In the same way, the simulation outputs obtained with the new Twin-Control tool will be useful through all machine tool life cycle. In the machine tool design stage, Twin-Control will be an extraordinary tool to predict the performance of projected machine tools. The same occurs with the process design, providing accurate estimation of cycle times and resultant part accuracy allowing a quick optimization procedure. By applying Twin-Control, machine tool and machining process set-up stage will be considerably reduced.

Finally, during machine tool usage period, process will be under control by the monitoring of the most important variables and the possibility to include simplified versions of the Digital Twin of the machine tool to perform model-based control actions [3]. According to machine tool health management, both local and fleet-level tasks will be implemented. On the one hand, variables like spindle temperature, power consumption and vibrations are monitored on machine level to control spindle’s condition. On the other hand, additional variables of the most important components of the machines will be also monitored and managed at fleet level.

The following pages provide an overview of the Twin-Control concept and its architecture and serve as introduction of the rest of the book, where developments are presented in detail. The first chapter introduces the Twin-Control concept. The second one presents an overview of the technical solution architecture of Twin-Control. Next, one of the highlights of the project, the industrial evaluation of Twin-Control is introduced. Finally, the conclusions are presented.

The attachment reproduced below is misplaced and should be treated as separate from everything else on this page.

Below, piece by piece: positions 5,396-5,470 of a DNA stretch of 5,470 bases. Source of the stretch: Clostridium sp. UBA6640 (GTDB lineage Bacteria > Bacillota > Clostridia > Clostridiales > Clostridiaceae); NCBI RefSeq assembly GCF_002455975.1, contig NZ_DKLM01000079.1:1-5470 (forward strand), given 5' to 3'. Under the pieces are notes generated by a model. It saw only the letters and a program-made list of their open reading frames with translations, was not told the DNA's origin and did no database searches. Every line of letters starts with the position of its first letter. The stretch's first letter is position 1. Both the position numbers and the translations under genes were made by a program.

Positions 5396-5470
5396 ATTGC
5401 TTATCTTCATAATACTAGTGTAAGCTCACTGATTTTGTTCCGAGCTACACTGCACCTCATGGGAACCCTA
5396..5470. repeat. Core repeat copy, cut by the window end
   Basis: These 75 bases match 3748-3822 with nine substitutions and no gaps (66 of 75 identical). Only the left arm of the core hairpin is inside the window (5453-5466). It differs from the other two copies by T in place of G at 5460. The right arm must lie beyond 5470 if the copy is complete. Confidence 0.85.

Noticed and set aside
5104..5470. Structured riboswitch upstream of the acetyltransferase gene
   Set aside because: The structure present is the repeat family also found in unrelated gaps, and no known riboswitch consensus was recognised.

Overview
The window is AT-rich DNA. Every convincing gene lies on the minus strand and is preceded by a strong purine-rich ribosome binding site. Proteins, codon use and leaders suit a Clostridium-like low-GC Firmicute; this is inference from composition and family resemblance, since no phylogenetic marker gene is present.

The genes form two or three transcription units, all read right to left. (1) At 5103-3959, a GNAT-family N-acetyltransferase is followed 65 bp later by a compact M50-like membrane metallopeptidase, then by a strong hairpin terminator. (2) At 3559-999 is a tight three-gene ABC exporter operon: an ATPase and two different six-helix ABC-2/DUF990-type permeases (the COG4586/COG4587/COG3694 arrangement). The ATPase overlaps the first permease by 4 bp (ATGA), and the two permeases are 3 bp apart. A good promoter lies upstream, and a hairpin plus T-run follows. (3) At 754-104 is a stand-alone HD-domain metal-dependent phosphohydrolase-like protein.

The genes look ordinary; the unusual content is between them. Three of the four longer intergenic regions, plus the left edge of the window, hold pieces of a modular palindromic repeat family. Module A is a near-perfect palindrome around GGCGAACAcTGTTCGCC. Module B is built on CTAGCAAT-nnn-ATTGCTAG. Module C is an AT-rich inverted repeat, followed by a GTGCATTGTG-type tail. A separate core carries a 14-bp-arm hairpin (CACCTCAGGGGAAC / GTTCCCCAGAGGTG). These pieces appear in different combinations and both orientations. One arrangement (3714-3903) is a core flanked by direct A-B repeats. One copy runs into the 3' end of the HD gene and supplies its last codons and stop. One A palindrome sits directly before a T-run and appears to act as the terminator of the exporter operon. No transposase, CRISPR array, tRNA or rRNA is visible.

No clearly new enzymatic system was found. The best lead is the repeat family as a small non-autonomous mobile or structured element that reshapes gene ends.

2.2 Twin-Control Architecture

Two separate application environments have been clearly defined: simulation, linked to a theoretical representation of the machine tool and the process; monitoring and control, linked to a real representation of the machine tool and the process. The fleet-based knowledge acts as a link between both representations by managing the real machine data (machine tool state, usage conditions, etc.) at a fleet level and using it to improve the accuracy of the simulation models. In the same way, simplified versions of the simulation part and results will be used in the real part to enhance monitoring and control activities (Fig. 2.2).
Fig. 2.2

Main application environments of Twin-Control

The results of the project have been grouped using the same structure. This way, three main results have been obtained.

2.2.1 Integrated Simulation Tool

The application of complex theoretical models leads to very accurate estimations of process performance, allowing its optimization. A holistic simulation tool has been developed in the project to support machine tool and machining process design and optimization stages.